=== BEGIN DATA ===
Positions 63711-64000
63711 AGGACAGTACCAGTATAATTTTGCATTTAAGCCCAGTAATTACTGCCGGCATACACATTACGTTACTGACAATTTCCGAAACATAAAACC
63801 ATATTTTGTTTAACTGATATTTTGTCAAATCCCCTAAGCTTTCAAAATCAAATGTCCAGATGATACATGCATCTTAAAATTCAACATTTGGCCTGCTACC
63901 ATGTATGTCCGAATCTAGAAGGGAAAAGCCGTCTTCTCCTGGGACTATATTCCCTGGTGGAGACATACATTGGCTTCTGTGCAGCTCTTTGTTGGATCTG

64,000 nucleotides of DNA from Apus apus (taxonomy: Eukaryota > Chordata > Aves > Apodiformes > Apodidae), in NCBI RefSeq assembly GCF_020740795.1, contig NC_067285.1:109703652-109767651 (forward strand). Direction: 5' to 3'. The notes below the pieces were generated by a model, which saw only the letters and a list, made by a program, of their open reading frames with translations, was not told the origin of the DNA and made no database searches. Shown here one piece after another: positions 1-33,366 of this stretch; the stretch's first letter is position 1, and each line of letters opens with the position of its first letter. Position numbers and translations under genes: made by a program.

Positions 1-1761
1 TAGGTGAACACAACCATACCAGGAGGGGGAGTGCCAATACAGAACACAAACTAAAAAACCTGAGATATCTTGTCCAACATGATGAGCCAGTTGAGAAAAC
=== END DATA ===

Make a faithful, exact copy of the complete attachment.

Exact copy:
Positions 63711-64000
63711 AGGACAGTACCAGTATAATTTTGCATTTAAGCCCAGTAATTACTGCCGGCATACACATTACGTTACTGACAATTTCCGAAACATAAAACC
63801 ATATTTTGTTTAACTGATATTTTGTCAAATCCCCTAAGCTTTCAAAATCAAATGTCCAGATGATACATGCATCTTAAAATTCAACATTTGGCCTGCTACC
63901 ATGTATGTCCGAATCTAGAAGGGAAAAGCCGTCTTCTCCTGGGACTATATTCCCTGGTGGAGACATACATTGGCTTCTGTGCAGCTCTTTGTTGGATCTG

64,000 nucleotides of DNA from Apus apus (taxonomy: Eukaryota > Chordata > Aves > Apodiformes > Apodidae), in NCBI RefSeq assembly GCF_020740795.1, contig NC_067285.1:109703652-109767651 (forward strand). Direction: 5' to 3'. The notes below the pieces were generated by a model, which saw only the letters and a list, made by a program, of their open reading frames with translations, was not told the origin of the DNA and made no database searches. Shown here one piece after another: positions 1-33,366 of this stretch; the stretch's first letter is position 1, and each line of letters opens with the position of its first letter. Position numbers and translations under genes: made by a program.

Positions 1-1761
1 TAGGTGAACACAACCATACCAGGAGGGGGAGTGCCAATACAGAACACAAACTAAAAAACCTGAGATATCTTGTCCAACATGATGAGCCAGTTGAGAAAAC